Thursday, January 19, 2006

Just say no!

While I'm all for people eating healthier foods, the lawsuit announced yesterday by a couple of Massachusetts parents and a couple of special interest groups in Boston has to be one of the most frivolous legal actions I've ever seen.

Are food and beverage companies targeting kids with their product ads? Yes. Do kids today consume too much junk food? Sure. Should kids have a healthier diet? Probably. But is this right way to go about it? Absolutely not.

The Center for Science in the Public Interest, the Boston-based group Campaign for a Commercial-Free Childhood and two parents served notice that they intended to sue Viacom, the maker of the popular children's TV show "SpongeBob SquarePants," and the Kellogg Company, a big marketer of food to children, which features the lovable SpongeBob on packages of cereal, Pop Tarts and cookies.

At a news conference in Washington yesterday, the groups argued that using cartoon characters to sell to children is deceptive and unfair.

"It's unfair because kids under 5 don't even know it's a commercial," said Stephen Gardner, director of litigation for the Center for Science in the Public Interest. "They think it's a very short SpongeBob program. And it's unfair because at a very important time in their physical and psychological development, kids are being encouraged to eat food that is just not good for them."

The suit, to be filed in Massachusetts under the state's aggressive consumer protection laws, seeks to ban the marketing of food of "poor nutritional quality" to children under 8. Under law, plaintiffs are required to give a 30-day notice to defendants before filing a suit.

The problem here is that parents are the ones who should be monitoring their kids' television watching and their kids' eating habits. It's not as though 5-year-olds are driving themselves to the store and buying up a cart full of Lucky Charms and Cap'n Crunch, for goodness sake. It is the parents who buy the products and it is parents who serve them to their children.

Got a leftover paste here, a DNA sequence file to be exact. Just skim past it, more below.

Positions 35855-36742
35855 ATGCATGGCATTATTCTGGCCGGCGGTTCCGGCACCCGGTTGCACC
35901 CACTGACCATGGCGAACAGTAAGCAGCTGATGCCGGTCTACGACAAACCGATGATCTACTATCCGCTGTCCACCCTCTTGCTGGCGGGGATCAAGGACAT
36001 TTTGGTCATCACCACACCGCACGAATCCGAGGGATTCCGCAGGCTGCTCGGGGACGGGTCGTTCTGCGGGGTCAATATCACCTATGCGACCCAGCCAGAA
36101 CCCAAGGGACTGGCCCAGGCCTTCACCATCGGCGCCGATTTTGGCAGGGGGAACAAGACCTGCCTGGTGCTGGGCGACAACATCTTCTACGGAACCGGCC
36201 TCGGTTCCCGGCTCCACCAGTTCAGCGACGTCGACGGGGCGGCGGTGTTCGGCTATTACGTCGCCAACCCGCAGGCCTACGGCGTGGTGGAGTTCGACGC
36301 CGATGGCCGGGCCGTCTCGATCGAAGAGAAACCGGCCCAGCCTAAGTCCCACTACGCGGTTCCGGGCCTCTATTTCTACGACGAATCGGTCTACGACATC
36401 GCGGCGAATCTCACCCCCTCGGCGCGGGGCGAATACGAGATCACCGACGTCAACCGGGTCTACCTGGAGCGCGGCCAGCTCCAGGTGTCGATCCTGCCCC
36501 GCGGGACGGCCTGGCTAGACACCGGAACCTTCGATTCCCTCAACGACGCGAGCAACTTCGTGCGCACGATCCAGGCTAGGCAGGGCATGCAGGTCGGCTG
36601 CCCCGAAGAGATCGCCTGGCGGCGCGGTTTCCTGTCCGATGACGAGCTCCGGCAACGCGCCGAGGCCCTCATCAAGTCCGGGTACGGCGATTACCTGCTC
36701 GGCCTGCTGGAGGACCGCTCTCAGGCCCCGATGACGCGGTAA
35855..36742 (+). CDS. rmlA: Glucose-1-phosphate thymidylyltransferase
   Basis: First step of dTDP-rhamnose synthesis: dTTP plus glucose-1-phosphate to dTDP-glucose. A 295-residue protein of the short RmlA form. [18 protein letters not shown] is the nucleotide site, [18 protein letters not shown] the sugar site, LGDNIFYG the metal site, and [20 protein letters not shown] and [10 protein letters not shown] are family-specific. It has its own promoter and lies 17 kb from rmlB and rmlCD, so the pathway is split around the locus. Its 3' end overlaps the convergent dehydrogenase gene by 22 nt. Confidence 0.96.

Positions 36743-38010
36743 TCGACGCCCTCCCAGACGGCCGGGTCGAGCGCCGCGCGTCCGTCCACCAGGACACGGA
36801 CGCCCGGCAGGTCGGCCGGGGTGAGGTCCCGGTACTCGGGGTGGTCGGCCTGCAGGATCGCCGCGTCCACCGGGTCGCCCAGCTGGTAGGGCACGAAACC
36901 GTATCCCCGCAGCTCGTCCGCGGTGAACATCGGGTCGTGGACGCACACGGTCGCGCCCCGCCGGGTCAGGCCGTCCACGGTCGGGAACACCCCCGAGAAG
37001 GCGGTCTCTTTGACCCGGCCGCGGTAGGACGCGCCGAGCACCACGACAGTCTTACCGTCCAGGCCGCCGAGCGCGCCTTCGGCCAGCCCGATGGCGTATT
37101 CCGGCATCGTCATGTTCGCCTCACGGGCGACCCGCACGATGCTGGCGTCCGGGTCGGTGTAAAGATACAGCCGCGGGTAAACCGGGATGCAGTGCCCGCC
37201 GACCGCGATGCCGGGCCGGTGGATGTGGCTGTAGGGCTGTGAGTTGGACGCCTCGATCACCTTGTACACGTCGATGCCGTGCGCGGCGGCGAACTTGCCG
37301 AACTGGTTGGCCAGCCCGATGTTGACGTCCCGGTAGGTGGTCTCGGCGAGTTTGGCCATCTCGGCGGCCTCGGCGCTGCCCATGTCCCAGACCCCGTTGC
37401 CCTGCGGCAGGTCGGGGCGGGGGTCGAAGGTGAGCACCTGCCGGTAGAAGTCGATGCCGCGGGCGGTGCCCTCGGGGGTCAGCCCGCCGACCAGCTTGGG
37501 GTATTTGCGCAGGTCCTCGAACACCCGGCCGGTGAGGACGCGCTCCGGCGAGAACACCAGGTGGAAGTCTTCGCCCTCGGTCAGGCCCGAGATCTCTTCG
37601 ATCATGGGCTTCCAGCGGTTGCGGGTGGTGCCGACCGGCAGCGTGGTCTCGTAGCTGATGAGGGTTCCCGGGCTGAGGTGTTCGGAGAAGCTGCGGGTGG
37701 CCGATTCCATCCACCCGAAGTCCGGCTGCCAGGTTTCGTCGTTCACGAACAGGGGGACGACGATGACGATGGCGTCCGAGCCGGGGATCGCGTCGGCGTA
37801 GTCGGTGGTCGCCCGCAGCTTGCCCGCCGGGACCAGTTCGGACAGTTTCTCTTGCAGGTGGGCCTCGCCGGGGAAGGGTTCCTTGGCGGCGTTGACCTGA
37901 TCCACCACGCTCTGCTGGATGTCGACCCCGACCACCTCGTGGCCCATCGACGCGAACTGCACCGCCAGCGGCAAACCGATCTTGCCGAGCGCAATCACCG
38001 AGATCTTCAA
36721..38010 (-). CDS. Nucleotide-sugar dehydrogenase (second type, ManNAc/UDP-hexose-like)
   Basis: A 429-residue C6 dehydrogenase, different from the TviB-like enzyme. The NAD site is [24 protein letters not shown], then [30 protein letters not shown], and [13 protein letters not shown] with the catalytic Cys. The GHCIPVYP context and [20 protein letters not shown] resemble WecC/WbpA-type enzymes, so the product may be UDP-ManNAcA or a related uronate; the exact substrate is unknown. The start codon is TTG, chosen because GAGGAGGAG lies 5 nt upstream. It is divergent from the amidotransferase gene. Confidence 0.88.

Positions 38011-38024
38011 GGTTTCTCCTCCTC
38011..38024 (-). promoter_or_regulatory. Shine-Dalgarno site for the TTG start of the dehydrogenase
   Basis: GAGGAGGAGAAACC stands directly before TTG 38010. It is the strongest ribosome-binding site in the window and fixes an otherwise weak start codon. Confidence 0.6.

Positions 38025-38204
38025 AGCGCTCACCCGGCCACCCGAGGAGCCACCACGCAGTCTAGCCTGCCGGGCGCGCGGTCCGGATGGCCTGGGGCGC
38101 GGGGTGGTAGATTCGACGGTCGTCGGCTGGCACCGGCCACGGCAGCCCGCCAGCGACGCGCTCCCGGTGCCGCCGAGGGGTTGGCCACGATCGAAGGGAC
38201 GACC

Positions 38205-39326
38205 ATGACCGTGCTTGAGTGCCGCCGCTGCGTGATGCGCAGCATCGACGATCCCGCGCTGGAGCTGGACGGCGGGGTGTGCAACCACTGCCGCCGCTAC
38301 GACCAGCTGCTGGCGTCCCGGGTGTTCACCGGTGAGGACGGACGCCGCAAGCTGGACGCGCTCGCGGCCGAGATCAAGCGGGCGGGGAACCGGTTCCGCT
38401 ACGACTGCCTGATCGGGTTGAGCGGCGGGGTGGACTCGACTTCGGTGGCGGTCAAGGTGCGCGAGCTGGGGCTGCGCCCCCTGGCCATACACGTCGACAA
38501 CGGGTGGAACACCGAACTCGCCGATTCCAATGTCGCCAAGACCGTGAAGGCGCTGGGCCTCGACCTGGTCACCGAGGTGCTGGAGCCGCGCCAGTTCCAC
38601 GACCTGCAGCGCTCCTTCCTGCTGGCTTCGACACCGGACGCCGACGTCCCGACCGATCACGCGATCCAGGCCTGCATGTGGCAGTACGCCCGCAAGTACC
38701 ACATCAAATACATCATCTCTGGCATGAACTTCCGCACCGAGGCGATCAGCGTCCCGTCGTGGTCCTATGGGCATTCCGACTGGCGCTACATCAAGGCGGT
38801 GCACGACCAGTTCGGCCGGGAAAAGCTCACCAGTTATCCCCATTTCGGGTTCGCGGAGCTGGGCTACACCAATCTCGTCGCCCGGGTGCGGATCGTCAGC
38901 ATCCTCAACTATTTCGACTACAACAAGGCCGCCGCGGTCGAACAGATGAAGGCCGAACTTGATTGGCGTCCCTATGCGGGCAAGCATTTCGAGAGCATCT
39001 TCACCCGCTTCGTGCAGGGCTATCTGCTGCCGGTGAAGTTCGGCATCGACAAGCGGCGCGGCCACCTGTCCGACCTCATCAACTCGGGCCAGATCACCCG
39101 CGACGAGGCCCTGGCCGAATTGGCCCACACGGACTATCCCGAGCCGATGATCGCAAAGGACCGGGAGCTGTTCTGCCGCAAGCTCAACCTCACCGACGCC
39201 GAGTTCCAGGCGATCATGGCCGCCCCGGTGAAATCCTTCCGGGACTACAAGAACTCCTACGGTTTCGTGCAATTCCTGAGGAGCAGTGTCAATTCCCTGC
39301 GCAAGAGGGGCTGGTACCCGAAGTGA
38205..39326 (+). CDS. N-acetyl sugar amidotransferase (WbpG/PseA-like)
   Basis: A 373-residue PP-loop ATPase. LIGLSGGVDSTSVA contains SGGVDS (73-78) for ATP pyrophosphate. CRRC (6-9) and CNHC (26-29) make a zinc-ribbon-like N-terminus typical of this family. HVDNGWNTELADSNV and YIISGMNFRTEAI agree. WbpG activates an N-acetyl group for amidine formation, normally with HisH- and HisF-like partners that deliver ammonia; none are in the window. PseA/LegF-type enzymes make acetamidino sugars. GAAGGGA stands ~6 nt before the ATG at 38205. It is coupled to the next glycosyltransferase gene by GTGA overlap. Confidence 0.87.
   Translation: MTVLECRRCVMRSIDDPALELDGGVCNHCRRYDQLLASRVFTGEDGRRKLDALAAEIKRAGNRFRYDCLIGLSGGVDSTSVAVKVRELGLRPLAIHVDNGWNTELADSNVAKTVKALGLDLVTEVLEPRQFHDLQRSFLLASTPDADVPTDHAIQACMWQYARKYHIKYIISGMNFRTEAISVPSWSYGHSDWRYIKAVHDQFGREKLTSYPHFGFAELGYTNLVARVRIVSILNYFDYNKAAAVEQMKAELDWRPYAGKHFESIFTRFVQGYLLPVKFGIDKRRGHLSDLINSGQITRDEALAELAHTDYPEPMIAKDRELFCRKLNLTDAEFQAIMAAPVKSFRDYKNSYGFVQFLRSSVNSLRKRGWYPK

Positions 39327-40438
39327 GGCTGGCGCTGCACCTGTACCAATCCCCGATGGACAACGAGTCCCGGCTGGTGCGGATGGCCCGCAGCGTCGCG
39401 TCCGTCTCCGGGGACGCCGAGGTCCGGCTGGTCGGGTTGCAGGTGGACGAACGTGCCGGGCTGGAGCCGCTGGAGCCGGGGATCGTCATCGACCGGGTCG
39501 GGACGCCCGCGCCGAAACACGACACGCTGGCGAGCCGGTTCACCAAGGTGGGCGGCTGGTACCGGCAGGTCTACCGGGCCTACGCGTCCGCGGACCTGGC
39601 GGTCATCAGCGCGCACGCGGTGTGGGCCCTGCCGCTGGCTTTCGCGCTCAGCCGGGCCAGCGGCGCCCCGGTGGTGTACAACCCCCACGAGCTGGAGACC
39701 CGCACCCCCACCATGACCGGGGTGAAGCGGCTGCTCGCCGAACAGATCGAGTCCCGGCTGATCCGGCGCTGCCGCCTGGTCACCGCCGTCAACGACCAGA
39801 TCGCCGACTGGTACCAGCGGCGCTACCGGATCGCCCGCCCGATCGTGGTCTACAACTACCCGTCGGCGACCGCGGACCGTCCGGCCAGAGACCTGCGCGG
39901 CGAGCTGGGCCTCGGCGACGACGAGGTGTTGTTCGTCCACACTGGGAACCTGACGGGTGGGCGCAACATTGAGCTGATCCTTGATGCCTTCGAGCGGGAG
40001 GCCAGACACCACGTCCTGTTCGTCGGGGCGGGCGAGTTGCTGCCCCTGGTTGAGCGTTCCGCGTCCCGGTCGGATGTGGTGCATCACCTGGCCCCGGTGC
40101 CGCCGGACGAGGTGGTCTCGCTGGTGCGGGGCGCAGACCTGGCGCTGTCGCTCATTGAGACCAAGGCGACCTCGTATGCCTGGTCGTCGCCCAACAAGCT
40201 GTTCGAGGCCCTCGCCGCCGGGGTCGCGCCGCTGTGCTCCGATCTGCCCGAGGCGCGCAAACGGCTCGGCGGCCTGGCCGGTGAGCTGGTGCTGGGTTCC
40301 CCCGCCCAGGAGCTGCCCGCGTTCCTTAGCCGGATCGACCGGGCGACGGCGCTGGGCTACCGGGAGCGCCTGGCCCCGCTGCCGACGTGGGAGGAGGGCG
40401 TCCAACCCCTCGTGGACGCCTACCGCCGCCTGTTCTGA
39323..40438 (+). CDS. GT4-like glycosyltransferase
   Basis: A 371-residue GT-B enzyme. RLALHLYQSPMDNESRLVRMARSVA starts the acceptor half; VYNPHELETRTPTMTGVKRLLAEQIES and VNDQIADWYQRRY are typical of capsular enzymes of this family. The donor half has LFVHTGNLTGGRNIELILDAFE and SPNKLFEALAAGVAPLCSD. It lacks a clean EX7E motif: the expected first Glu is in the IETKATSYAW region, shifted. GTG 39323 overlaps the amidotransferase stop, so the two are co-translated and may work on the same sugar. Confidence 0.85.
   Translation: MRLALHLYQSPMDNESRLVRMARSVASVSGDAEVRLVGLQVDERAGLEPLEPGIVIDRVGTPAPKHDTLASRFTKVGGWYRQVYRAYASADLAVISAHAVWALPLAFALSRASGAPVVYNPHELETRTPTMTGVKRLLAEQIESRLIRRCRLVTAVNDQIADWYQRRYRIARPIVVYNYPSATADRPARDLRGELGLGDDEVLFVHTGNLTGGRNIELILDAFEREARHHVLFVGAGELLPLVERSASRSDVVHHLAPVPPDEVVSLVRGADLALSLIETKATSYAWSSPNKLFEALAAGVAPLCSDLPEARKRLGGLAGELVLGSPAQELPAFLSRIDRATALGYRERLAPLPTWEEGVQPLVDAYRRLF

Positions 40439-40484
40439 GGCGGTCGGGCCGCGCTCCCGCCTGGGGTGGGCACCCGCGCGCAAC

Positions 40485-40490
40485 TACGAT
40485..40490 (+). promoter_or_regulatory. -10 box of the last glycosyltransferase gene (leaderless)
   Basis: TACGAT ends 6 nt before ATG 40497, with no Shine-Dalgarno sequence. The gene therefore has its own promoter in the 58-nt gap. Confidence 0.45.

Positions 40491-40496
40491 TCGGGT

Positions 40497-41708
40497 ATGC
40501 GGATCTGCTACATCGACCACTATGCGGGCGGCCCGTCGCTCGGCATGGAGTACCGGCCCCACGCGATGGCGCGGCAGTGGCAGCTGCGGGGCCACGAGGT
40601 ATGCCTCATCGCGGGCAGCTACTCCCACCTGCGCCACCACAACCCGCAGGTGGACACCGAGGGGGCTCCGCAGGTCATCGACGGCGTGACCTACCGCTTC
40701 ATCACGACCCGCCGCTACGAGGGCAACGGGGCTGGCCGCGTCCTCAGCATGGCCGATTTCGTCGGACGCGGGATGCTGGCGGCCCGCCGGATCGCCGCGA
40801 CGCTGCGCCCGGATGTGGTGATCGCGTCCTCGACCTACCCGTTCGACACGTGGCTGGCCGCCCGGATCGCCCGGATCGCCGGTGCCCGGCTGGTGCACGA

For people who think that parents are put at an unfair advantage because their kids whine incessantly about buying the products they see on TV, there's one word that would solve everything: N-O. No. And it's really not that difficult to do. I know. I'm a parent.

If adults with children would stop trying to be their child's best friend and start being a parent, which usually involves a very healthy dose of the word, "no", then this would cease to be an issue. And if the kids insist on whining about the parent's decision, then it's likely because they've learned that such protestations generally are met with the parent's backing down. Kids aren't dumb.

Just because much of the food marketed to children may be deemed unhealthy doesn't mean that occasional treats aren't warranted. It just means that parents need to do their jobs as parents to monitor and control what their kids eat. It's not easy, but then being a good parent never is.

Scrap the lawsuit. Just say no!


At 10:43 AM, Blogger vcthree said...

Well, well, well...guess who's bizz-ack? That's right. The Food Police. And the cereal aisle is hot.

I have more to say on this issue, so it's going into blog column entry--I'll be sure to credit you for the idea, DrewL. Thanx.


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